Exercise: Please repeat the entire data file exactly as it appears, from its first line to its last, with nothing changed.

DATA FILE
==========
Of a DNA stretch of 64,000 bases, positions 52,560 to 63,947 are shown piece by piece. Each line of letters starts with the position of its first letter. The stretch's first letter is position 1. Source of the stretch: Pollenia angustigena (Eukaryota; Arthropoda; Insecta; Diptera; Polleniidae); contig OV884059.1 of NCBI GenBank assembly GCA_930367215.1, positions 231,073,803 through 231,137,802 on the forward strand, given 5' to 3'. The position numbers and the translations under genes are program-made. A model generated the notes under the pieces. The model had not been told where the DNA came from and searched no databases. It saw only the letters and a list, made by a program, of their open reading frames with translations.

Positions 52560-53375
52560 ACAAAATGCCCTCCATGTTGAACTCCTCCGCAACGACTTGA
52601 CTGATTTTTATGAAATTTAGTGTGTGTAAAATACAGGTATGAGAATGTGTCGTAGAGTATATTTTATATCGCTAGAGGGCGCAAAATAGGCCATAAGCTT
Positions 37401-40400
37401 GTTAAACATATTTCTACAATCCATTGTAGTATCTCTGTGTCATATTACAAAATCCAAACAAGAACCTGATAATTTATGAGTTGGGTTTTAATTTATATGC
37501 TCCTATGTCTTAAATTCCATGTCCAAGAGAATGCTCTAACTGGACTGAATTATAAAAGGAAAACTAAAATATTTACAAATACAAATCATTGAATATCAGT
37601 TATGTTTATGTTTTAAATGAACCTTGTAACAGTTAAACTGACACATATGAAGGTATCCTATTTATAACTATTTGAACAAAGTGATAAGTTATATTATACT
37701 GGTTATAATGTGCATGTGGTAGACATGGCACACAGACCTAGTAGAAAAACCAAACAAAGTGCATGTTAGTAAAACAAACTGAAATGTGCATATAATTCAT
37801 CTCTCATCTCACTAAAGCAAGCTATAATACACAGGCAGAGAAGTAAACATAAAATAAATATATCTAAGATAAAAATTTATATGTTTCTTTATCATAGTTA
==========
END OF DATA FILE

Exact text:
Of a DNA stretch of 64,000 bases, positions 52,560 to 63,947 are shown piece by piece. Each line of letters starts with the position of its first letter. The stretch's first letter is position 1. Source of the stretch: Pollenia angustigena (Eukaryota; Arthropoda; Insecta; Diptera; Polleniidae); contig OV884059.1 of NCBI GenBank assembly GCA_930367215.1, positions 231,073,803 through 231,137,802 on the forward strand, given 5' to 3'. The position numbers and the translations under genes are program-made. A model generated the notes under the pieces. The model had not been told where the DNA came from and searched no databases. It saw only the letters and a list, made by a program, of their open reading frames with translations.

Positions 52560-53375
52560 ACAAAATGCCCTCCATGTTGAACTCCTCCGCAACGACTTGA
52601 CTGATTTTTATGAAATTTAGTGTGTGTAAAATACAGGTATGAGAATGTGTCGTAGAGTATATTTTATATCGCTAGAGGGCGCAAAATAGGCCATAAGCTT
Positions 37401-40400
37401 GTTAAACATATTTCTACAATCCATTGTAGTATCTCTGTGTCATATTACAAAATCCAAACAAGAACCTGATAATTTATGAGTTGGGTTTTAATTTATATGC
37501 TCCTATGTCTTAAATTCCATGTCCAAGAGAATGCTCTAACTGGACTGAATTATAAAAGGAAAACTAAAATATTTACAAATACAAATCATTGAATATCAGT
37601 TATGTTTATGTTTTAAATGAACCTTGTAACAGTTAAACTGACACATATGAAGGTATCCTATTTATAACTATTTGAACAAAGTGATAAGTTATATTATACT
37701 GGTTATAATGTGCATGTGGTAGACATGGCACACAGACCTAGTAGAAAAACCAAACAAAGTGCATGTTAGTAAAACAAACTGAAATGTGCATATAATTCAT
37801 CTCTCATCTCACTAAAGCAAGCTATAATACACAGGCAGAGAAGTAAACATAAAATAAATATATCTAAGATAAAAATTTATATGTTTCTTTATCATAGTTA